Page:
Last week, the research vessel Hanna Resvoll and crew participated in a comprehensive exercise in Svalbard after obtaining oil spill response certification. We talked to Charlotte Sandmo and Piera Guttorm. Together with Marcos Porcires and Arve Johnsen, they count the crew certified for operations.
Kystverket led the operation to test tools, expertise, and communication and involved multiple stakeholders from Tromsø and Svalbard, including vessels such as the KV Barentshav, Polarsyssel, OV Bøkfjord, Polar Xplorer, Advent supplier, Elling Karlsen and Hanna Resvoll.
“When UNIS bought the research vessel, we were an early initiator of collaboration with the Coastal Administration,” Charlotte Sandmo explains.
This resulted in necessary upgrades and investments in the boat to meet the response certification requirements. Hanna Resvoll’s suitability for response tasks were tested before finally receiving the approval this year.
UNIS is a highly sought-after collaborator in different preparedness scenarios, with its staff possessing considerable field experience. For UNIS, building and further developing their in-house expertise is essential while making their experts valuable from a societal perspective.
“As a state-owned company working with safety and preparedness daily, we see it as our duty to contribute,” Piera Guttorm says.
Since the Hanna Resvoll and the crew is out in Isfjorden most of the year, they can easily be ready for operations if needed. And the size allows the boat to sail in shallower waters.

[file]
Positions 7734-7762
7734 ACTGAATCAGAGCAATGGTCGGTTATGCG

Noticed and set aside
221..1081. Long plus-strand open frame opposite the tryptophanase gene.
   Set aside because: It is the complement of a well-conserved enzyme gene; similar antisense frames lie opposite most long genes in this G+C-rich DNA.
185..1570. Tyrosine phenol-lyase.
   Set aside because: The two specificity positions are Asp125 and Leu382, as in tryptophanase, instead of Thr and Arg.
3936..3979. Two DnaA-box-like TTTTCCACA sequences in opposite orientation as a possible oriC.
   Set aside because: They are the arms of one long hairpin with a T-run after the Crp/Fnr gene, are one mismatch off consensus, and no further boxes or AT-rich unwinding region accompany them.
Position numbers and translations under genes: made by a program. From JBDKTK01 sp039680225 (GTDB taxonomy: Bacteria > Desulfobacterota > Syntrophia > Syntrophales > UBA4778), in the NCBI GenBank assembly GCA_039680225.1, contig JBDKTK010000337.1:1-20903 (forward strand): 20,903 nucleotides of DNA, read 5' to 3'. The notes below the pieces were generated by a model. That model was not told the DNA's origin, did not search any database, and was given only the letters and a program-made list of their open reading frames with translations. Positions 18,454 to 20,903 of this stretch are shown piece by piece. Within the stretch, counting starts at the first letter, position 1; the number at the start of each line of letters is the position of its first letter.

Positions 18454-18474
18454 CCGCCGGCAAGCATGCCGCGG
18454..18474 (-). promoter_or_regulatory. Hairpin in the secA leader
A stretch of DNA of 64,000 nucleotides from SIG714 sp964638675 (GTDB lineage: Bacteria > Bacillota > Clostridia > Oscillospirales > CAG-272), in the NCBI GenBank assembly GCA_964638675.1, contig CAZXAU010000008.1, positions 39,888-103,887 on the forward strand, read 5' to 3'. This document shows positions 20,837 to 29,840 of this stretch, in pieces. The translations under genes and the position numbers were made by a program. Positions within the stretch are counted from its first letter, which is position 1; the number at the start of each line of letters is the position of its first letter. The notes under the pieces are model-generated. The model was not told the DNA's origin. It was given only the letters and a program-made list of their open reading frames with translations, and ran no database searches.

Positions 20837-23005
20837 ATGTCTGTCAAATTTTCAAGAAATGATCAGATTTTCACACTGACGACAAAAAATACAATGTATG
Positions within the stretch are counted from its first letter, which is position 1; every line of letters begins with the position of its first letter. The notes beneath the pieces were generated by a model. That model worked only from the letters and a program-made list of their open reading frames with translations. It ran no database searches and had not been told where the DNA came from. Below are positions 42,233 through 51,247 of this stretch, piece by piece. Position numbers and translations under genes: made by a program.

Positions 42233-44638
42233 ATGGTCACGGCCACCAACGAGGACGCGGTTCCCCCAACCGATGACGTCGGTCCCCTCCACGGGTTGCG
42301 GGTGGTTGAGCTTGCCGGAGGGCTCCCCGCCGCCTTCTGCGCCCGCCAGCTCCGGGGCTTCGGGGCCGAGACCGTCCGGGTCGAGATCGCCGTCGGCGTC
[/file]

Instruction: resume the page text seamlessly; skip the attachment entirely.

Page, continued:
“There is a smaller boom in reserve, which Hanna Resvoll can independently utilize for operations if needed,” Charlotte Sandmo explains.
Oil spill in Skansebukta
Last week’s exercise involved a rather realistic scenario: they were to collect oil spills following a simulated grounding in Skansebukta. Instead of oil, they used a specially designed foam that dissolves in water without causing environmental harm.
The exercise was meticulously executed, with Hanna Resvoll cooperating with the Coast Guard to tow a containment boom designed to collect the oil. In addition to navigation, the crew had to contend with manoeuvring heavy equipment on the vessel’s limited deck space.
“This is an excellent example of how stakeholders can collaborate effectively to manage emergencies such as oil spills,” says Sandmo and Guttorm.
This collaboration strengthens preparedness, reduces the risk of environmental damage, and meets societal expectations for governmental entities to fulfil their societal responsibilities.